We've come to think of the twins Jacob and Esau as yin and yang, good guy and bad seed. But if we read the story with more sensitivity, we will note that neither character plays strictly to type. For political reasons, our tradition demonized Esau and elevated Jacob. This midrashic effort distorts our understanding of both characters and obscures a deeper lesson about covenant and blessing.
On the surface, Jacob is the classic homebody, a quiet domestic presence who contrasts Esau's hunting and gathering brawn. As the Torah says, "When the boys grew up, Esau became a skillful hunter, a man of the outdoors; but Jacob was a homespun man, keeping to the tents" (Genesis 25:27). The Hebrew rendered here as "homespun" is tam, the same word used for the "simple son" of the Passover Haggadah, the one who doesn't know how to ask. The word can also mean "blameless," "upright," "mild," or "perfect."1 Jacob is anything but these qualities. He colludes with his scheming mother Rebekah to buy Esau's birthright and steal his father's blessing.
We tend to think of Esau as a hairy, burly brute, who preferred the outdoors and hunting to domestic pursuits. He shortsightedly trades his birthright for some stew, and he unwittingly lets his brother and mother steal Isaac's blessing. But like Jacob, Esau is not one-dimensional: he has both good and bad qualities. Being less conniving than his brother certainly can't be considered a character flaw. When Jacob's deception comes to light, Esau cries out in anguish to his father and weeps, begging for another blessing (Genesis 27:34, 38).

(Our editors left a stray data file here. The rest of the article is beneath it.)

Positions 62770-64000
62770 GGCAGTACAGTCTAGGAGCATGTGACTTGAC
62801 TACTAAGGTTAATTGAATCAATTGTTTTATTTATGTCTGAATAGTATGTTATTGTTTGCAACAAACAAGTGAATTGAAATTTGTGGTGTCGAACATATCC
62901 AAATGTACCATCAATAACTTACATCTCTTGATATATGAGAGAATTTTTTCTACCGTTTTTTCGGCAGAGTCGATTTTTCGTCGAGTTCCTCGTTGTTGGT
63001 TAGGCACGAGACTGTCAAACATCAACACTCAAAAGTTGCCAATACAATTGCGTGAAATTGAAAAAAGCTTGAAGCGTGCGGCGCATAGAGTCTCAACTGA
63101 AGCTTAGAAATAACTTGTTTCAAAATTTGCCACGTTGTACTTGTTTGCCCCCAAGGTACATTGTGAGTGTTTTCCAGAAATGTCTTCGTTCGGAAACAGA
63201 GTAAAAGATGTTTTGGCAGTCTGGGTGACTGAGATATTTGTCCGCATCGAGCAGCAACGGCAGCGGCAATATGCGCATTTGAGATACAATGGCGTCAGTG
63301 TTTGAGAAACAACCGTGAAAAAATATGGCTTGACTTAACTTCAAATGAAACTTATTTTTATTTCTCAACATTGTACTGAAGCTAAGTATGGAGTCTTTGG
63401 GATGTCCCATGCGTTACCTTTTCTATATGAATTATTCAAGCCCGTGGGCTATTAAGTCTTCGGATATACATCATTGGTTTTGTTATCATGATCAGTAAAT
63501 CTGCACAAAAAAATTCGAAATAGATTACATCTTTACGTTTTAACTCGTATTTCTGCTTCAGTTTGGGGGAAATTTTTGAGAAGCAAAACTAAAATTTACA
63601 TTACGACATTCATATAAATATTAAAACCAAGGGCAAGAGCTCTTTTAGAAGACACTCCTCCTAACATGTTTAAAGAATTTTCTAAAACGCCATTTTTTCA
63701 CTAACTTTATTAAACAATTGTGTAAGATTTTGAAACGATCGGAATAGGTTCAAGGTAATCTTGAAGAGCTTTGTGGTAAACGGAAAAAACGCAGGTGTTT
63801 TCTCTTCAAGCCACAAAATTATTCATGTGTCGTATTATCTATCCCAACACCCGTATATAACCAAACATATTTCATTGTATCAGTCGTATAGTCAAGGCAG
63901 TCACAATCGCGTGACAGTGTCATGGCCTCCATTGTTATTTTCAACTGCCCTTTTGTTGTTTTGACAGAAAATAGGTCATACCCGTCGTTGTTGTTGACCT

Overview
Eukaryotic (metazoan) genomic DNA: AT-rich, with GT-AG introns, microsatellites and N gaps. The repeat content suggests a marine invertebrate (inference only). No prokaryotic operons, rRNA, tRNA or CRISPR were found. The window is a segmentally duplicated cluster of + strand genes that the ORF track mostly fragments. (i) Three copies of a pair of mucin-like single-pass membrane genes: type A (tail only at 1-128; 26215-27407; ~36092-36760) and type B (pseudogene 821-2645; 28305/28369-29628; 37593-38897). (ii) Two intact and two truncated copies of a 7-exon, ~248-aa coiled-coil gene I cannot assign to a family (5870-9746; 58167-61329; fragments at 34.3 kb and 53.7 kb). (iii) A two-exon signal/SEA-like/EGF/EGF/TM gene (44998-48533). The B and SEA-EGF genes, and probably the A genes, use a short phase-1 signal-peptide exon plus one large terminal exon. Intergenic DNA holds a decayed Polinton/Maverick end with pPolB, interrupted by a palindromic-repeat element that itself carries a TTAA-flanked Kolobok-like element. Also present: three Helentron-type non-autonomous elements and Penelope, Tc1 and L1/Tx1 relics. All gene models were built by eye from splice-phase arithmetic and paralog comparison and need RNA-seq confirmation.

In this moment, the reader's sympathy rests with Esau. We may not like his style, but he's done nothing to deserve mistreatment by Jacob. The prevailing Rabbinic view of Esau, however, paints him as the bad guy. One commentary explains:
The Sages generally regarded Esau as a villain and the archetypical anti-Semite, the spiritual ancestor of Imperial Rome and all the other European persecutors of Jews. Here, however, they sympathize with his tears and his pain at being cheated and are uncomfortable with Jacob's having gained the blessing by fraudulent means. "Years later, our people will have to shed tears for what the descendants of Esau (the Edomites who helped destroy the First Temple and the Romans who destroyed the Second Temple) did to them, as retribution for the day Jacob made Esau cry." (David L. Lieber, sen. ed., Etz Hayim: Torah and Commentary [New York: The Rabbinical Assembly, 2001, p. 158)